The group stare is a closed system which generates its own performative platform where the viewer is also the performer. The work is exhibited as 2 projections side by side. The initial impact in the gallery provides an impression of a crowd (possibly an audience) looking back at the viewer. This crowd appears to be reacting to something outside the camera’s field of vision. As more time is spent with the work, a relationship can be derived between the people from the different screens.

Denis Beaubois’ practice includes performance, video and photography. His works have been performed and exhibited throughout Australia, New Zealand, Germany, Spain, South America and the US. In 1998 he performed in New York and at the Cleveland Festival of Performance Art. He was the winner of Bonn Videonale 8 in Germany. In 1999 he was the resident guest artist at the Artist Unlimited Group in Bielefeld Germany and is currently artist in residence at the University of NSW. His work, Writing, is exhibited as part of Spectrascope at Performance Space (see page 2).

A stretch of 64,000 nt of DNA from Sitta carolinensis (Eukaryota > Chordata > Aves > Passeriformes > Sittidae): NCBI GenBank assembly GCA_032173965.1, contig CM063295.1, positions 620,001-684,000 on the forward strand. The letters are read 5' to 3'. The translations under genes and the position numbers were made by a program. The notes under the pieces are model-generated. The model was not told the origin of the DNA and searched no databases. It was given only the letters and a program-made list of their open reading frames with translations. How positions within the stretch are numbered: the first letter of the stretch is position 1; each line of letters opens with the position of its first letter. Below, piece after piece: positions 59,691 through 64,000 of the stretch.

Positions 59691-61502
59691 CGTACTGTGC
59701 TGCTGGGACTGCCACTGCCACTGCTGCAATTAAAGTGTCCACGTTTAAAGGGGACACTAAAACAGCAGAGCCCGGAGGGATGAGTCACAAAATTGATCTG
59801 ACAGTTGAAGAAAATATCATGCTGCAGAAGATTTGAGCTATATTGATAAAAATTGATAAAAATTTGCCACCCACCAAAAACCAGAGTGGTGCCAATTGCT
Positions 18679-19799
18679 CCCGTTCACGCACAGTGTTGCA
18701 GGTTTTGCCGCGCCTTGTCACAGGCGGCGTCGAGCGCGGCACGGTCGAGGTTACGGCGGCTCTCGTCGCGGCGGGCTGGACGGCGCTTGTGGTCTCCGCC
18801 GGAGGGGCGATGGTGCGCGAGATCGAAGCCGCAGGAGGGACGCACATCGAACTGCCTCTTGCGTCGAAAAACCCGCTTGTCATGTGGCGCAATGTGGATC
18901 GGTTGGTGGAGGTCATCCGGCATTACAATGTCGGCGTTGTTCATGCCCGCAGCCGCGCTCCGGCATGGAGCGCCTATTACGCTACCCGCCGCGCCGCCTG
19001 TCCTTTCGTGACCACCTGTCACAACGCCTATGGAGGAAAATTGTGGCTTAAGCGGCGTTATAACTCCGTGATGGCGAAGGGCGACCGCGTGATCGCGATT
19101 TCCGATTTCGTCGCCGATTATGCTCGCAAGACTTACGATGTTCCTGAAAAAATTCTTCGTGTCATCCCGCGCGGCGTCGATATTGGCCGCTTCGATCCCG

Group Stare is an ongoing project which has been exhibited in Bielfeld, Germany and was recently shown at BUNKER @ Linden Gallery in St Kilda as well as being performed at the Canberra Contemporary Art Space. New Media Arts Fund, Australia Council.

the wild edge

Bonemap Bonemap
Bonemap the wild edge dance | screen | sound | image | object is a site-specific artwork emphasising the ephemeral body via the social and natural landscape. The artists interpret contrasts between the tropical Australian environment and the ‘wild edge’ of urban and built spaces. Exploring relationships of the moment and notations of identity and place sees performance, multimedia, exhibition, installation and sound composition merge into the wild edge. Available as discrete modules.